Lois & Franziska Weinberger, Berlin Marzahn, 1994.
The Arnolfini in Bristol is hosting the first major UK exhibition showcasing the practice of Austrian artist duo Lois and Franziska Weinberger, whose work takes in a wide variety of artistic media.
Running until February 4 2007, the two have been allotted three galleries to display their wares, which include sculpture, found objects, text pieces, large-scale mural drawings and maps, slide works, photography, video installations and site specific interventions – and a garden.
Central to the Weinberger’s research - and informing much of their work - is the idea of the garden as a metaphor for society. From their base just outside Vienna the two have been engaged in an 11 year project to cultivate a garden of ‘endangered’ wild plants and weeds collected during the collapse of communism.
Lois & Franziska Weinberger Home Voodoo I, 2004. An (almost) Posthumous Scene.
Visitors to the gallery are able to view this process through a series of slide images, showing the couple happily wandering and foraging in the undergrowth of central Europe.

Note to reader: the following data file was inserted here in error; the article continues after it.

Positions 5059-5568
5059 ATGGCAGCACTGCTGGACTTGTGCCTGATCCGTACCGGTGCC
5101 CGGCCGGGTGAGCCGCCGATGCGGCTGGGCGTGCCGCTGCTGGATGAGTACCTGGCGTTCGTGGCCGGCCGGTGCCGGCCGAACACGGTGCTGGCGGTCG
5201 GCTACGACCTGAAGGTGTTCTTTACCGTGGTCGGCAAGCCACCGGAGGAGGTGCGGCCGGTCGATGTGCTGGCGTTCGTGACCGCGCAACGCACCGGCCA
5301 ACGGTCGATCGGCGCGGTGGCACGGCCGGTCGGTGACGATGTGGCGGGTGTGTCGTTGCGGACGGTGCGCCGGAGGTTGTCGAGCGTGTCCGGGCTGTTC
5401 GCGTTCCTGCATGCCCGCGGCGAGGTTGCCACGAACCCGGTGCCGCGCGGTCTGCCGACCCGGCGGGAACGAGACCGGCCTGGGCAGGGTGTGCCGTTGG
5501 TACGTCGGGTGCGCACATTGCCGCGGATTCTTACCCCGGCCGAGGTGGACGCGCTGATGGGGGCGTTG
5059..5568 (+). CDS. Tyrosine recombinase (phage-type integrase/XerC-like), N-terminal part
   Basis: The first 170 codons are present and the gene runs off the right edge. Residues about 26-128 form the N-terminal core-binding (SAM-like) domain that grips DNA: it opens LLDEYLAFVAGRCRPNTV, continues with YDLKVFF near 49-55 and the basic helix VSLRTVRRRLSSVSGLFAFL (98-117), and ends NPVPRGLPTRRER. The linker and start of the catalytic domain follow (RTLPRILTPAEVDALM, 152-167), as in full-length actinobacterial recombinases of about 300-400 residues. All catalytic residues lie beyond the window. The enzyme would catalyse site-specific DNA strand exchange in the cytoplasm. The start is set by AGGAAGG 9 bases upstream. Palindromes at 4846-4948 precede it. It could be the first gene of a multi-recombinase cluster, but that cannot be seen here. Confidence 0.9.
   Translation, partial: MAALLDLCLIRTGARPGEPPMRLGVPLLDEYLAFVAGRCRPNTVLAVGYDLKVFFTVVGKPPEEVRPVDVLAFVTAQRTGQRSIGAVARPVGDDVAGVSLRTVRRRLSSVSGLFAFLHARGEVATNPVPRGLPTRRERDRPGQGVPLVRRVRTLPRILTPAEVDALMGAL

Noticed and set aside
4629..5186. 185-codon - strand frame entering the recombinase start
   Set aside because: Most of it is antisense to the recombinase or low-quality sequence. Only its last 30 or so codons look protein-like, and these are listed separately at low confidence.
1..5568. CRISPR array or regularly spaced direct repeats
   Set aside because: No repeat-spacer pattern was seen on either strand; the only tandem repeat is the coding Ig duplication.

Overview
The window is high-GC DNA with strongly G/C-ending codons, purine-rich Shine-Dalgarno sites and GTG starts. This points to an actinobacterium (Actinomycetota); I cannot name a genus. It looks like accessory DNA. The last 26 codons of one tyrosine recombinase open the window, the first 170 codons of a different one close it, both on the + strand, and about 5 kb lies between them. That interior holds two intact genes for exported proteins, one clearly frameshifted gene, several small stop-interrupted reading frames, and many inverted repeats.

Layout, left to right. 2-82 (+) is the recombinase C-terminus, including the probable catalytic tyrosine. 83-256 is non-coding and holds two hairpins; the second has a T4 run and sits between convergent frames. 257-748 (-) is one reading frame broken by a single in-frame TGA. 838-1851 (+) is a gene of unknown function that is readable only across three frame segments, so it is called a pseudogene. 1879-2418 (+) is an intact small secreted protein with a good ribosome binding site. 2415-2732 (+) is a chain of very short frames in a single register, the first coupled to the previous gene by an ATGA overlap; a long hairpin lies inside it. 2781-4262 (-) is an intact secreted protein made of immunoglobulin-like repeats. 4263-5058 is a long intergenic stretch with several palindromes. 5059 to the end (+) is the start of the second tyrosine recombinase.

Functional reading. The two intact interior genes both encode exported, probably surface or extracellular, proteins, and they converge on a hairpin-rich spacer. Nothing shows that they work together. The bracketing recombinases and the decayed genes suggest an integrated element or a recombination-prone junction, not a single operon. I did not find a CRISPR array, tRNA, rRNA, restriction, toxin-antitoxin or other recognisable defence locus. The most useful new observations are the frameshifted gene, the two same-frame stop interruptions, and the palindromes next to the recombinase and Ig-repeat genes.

They are also shown building a voodoo snowman in their garden/allotment. This piece reveals the peculiar sense of ritual to be found in their work as the duo make good use of some of their deceased mother’s possessions – amongst other things.
The Garden Archive also naturally reveals a large selection of urban plants, commonly referred to as weeds, which were selected from various European locations before being transported and cultivated in a garden near Vienna by Lois Weinberger.
The duo say they are drawn to the wild vegetation’s capacity for survival in the most inhospitable conditions - often on the fringes of urban life - and in the past they have re-planted many of their collection in the heart of the city.
Lois & Franziska Weinberger Home Voodoo II, 2004.
For the German Festival Documenta X they made a garden amongst the tracks of a disused railway line and planted their endangered weeds between the dug up pavements around the central station in Kassel.
The exhibition also includes the Transportable Garden (specially cultivated slabs of weed brought over in steel boxes) and an installation called the Marginal Room consisting of drawings, found objects and other works.